Debugging Scandal: The Next Generation

Haihan Yin, Christoph Bockisch, Mehmet Aksit, Wouter De Borger, Bert Lagaisse, Wouter Joosen

    Research output: Chapter in Book/Report/Conference proceedingConference contributionAcademicpeer-review

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    Abstract

    In 1997, the general lack of debugging tools was termed "the debugging scandal". Today, as new languages are emerging to support software evolution, once more debugging support is lagging. The powerful abstractions offered by new languages are compiled away and transformed into complex synthetic structures. Current debugging tools only allow inspection in terms of this complex synthetic structure; they do not support observation of program executions in terms of the original development abstractions. In this position paper, we outline this problem and present two emerging lines of research that ease the burden for debugger implementers and enable developers to debug in terms of development abstractions. For both approaches we identify language-independent debugger components and those that must be implemented for every new language. One approach restores the abstractions by a tool external to the program. The other maintains the abstractions by using a dedicated execution environment, supporting the relevant abstractions. Both approaches have the potential of improving debugging support for new languages. We discuss the advantages and disadvantages of both approaches, outline a combination thereof and also discuss open challenges.
    Original languageUndefined
    Title of host publicationProceedings of the Workshop on Reflection, AOP and Meta-Data for Software Evolution (RAM-SE 2011)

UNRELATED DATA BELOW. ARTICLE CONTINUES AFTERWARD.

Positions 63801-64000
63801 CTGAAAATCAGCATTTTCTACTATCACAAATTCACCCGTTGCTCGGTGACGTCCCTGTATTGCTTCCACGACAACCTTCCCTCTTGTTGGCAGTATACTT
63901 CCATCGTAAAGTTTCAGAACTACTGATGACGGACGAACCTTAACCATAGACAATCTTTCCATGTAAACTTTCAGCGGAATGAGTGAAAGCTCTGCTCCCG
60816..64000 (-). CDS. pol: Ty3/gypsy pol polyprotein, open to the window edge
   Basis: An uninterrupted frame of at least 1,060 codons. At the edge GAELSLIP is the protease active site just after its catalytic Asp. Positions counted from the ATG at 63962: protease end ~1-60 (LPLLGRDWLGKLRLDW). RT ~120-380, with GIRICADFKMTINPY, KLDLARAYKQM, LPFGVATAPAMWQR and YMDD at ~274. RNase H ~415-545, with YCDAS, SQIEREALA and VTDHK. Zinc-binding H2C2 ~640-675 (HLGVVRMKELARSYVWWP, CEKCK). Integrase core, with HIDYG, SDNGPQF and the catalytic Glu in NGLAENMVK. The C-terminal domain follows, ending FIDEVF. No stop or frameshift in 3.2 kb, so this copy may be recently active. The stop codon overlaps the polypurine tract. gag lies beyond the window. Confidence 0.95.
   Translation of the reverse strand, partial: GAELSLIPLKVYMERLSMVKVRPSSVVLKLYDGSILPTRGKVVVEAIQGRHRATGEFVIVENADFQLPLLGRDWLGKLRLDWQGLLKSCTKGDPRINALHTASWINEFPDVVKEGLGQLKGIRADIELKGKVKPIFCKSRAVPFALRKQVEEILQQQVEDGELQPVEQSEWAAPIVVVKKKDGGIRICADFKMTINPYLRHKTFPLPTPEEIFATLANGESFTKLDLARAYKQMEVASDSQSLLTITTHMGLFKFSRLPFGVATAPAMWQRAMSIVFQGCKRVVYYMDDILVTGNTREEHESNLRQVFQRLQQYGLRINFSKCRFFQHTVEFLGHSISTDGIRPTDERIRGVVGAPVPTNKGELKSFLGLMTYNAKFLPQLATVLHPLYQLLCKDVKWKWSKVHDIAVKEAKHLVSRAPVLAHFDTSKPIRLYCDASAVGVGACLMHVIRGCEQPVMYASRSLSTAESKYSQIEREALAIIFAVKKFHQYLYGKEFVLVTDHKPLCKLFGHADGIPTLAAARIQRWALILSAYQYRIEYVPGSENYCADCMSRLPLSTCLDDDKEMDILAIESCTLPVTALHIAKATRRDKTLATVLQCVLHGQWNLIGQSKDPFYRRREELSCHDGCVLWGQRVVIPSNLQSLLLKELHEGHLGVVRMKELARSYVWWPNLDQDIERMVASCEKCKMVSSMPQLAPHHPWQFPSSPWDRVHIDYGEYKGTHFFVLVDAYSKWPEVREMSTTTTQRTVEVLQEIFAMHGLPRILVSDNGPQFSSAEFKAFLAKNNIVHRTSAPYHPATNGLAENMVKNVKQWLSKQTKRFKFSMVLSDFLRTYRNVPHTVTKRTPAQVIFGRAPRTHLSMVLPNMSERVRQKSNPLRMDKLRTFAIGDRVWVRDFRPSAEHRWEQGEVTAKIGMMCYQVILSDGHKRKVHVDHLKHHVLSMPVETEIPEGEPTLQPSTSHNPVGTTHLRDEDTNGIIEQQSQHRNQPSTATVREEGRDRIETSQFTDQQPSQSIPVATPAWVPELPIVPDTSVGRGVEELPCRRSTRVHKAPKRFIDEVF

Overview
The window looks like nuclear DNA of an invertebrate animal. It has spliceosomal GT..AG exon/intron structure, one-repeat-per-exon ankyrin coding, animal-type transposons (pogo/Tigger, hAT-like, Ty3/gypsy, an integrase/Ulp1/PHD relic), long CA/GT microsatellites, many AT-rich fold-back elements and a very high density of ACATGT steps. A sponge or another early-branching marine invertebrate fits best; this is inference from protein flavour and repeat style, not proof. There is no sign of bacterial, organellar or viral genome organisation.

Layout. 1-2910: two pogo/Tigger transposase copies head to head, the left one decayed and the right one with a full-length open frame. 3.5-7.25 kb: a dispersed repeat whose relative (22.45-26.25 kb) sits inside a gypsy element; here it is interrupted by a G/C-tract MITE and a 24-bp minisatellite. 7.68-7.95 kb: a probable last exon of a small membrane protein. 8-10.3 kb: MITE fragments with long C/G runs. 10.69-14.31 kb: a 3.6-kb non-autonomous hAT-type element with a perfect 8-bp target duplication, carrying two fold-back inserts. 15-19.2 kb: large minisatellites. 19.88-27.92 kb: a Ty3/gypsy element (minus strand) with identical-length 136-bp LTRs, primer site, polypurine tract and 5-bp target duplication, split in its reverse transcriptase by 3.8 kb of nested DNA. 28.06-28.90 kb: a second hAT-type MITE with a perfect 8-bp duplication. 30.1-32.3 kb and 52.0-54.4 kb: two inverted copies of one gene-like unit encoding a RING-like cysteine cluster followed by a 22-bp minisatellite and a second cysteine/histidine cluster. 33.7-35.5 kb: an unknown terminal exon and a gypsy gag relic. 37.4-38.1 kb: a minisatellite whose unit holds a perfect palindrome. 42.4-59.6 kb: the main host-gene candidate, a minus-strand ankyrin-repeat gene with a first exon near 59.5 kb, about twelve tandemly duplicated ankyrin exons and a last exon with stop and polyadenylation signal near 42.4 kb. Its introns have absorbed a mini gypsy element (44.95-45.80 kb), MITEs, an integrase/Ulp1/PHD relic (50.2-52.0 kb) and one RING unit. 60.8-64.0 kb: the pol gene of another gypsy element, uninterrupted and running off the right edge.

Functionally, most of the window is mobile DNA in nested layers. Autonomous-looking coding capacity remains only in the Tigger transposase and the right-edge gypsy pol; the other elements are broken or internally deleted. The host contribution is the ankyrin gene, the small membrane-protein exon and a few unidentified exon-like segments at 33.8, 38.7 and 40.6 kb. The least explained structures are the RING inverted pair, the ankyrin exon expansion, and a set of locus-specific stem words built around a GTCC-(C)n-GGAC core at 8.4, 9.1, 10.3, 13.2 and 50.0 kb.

Place of PublicationYork, UK
    PublisherUniversity of York
    Pages1
    Number of pages4
    ISBN (Print)not assigned
    Publication statusPublished - Jun 2011

    Publication series

    Name
    PublisherUniversity of York

    Keywords

    • METIS-286288
    • EWI-21629
    • CR-D.2.5
    • IR-79916

    Cite this

    Yin, H., Bockisch, C., Aksit, M., De Borger, W., Lagaisse, B., & Joosen, W. (2011). Debugging Scandal: The Next Generation. In Proceedings of the Workshop on Reflection, AOP and Meta-Data for Software Evolution (RAM-SE 2011) (pp. 1). York, UK: University of York.
    Yin, Haihan ; Bockisch, Christoph ; Aksit, Mehmet ; De Borger, Wouter ; Lagaisse, Bert ; Joosen, Wouter. / Debugging Scandal: The Next Generation. Proceedings of the Workshop on Reflection, AOP and Meta-Data for Software Evolution (RAM-SE 2011). York, UK : University of York, 2011. pp. 1
    @inproceedings{9c2e7b43fa9a49a8a9d03e09b547bc10,
    title = "Debugging Scandal: The Next Generation",
    abstract = "In 1997, the general lack of debugging tools was termed {"}the debugging scandal{"}. Today, as new languages are emerging to support software evolution, once more debugging support is lagging. The powerful abstractions offered by new languages are compiled away and transformed into complex synthetic structures. Current debugging tools only allow inspection in terms of this complex synthetic structure; they do not support observation of program executions in terms of the original development abstractions. In this position paper, we outline this problem and present two emerging lines of research that ease the burden for debugger implementers and enable developers to debug in terms of development abstractions. For both approaches we identify language-independent debugger components and those that must be implemented for every new language. One approach restores the abstractions by a tool external to the program. The other maintains the abstractions by using a dedicated execution environment, supporting the relevant abstractions. Both approaches have the potential of improving debugging support for new languages. We discuss the advantages and disadvantages of both approaches, outline a combination thereof and also discuss open challenges.",
    keywords = "METIS-286288, EWI-21629, CR-D.2.5, IR-79916",
    author = "Haihan Yin and Christoph Bockisch and Mehmet Aksit and {De Borger}, Wouter and Bert Lagaisse and Wouter Joosen",
    note = "Language-independent debugging, next generation languages, multiple abstraction debugging",